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Background: The goal of periodontal therapy is to regenerate a functional attachment apparatus. However, the extent of regeneration is variable, and depends on a variety of biologic and procedural factors. In this review, we summarize the current literature describing the use of xenografts for periodontal regeneration.
Methods: An electronic search using the PubMed database of the U.S. National Library of Medicine, National Institues of Health was performed in April 2015. In addition, a manual search of the Journal of Periodontology, Journal of Clinical Periodontology, and the International Journal of Periodontics and Restorative Dentistry also was conducted, as well as additional papers derived from the initial search. Key search words included grafting, xenografts, regeneration, guided tissue regeneration, and immunogenicity. All available publication years were searched, although papers published in the last 10 years were given greater consideration.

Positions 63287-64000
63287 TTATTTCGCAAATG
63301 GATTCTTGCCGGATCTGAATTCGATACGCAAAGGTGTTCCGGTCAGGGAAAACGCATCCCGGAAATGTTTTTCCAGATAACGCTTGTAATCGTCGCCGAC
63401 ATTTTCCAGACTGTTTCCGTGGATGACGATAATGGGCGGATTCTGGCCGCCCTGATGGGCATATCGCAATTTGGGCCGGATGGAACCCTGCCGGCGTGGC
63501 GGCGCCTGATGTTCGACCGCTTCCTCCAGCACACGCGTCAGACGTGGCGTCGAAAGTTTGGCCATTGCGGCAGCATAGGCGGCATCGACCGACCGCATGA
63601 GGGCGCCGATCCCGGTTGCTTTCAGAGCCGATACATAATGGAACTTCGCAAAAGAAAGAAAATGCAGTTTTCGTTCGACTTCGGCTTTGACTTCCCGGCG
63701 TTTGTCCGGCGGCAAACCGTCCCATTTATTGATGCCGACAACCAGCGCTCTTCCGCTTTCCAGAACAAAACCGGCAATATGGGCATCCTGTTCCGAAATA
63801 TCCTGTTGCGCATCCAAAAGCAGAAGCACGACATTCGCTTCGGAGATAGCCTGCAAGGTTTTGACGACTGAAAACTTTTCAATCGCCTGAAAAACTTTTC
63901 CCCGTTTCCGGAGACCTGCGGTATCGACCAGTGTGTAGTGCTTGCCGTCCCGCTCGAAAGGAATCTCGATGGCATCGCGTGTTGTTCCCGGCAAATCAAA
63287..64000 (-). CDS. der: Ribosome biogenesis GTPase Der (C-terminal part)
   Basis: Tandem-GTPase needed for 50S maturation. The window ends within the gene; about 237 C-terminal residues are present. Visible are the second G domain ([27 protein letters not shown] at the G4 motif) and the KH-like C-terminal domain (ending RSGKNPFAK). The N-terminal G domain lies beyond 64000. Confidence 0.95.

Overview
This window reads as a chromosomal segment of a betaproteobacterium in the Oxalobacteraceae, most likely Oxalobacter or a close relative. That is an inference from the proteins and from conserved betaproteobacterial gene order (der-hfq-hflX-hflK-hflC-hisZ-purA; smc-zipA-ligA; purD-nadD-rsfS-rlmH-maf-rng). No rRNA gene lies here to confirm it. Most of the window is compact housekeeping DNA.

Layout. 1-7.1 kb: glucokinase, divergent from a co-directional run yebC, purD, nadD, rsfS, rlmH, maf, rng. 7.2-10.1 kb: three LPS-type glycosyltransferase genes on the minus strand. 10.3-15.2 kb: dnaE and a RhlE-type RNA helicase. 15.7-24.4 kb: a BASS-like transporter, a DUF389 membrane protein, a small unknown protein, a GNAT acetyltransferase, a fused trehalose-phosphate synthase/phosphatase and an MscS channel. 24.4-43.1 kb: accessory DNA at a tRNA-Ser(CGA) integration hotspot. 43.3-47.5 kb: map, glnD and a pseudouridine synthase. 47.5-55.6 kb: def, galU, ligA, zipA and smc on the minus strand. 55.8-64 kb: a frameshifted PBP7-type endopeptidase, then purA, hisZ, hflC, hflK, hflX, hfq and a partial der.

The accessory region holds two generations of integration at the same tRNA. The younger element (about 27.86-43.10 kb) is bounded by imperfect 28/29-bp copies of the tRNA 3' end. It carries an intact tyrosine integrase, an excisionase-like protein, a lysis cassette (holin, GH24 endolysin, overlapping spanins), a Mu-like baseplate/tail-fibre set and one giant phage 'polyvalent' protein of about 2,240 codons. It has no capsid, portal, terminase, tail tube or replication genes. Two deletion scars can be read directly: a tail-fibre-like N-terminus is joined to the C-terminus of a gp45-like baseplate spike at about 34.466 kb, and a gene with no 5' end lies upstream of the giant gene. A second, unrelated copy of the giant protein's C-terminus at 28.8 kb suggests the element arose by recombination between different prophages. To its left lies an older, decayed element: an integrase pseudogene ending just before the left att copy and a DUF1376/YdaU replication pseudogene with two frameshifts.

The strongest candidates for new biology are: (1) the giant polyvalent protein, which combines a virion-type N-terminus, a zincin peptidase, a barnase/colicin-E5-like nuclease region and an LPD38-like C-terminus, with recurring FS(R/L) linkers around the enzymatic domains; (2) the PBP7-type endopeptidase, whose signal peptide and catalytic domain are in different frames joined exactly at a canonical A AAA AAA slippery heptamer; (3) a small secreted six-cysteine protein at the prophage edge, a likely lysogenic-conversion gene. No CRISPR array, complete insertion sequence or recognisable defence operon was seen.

Conclusions: The literature supports the use of xenografts as an effective alternative in periodontal regeneration. Xenograft materials generally are biocompatible and widely accepted. When compared to open flap debridement, treatment of intrabony or furcation defects using bovine-derived bone generally results in enhanced clinical outcomes similar to other grafting materials used in periodontal therapy.
Xenograft, regeneration, guided tissue regeneration, immunogenicity, Dental implant, Orthodontic and periodontist updates, Experts opinion on orhtodontics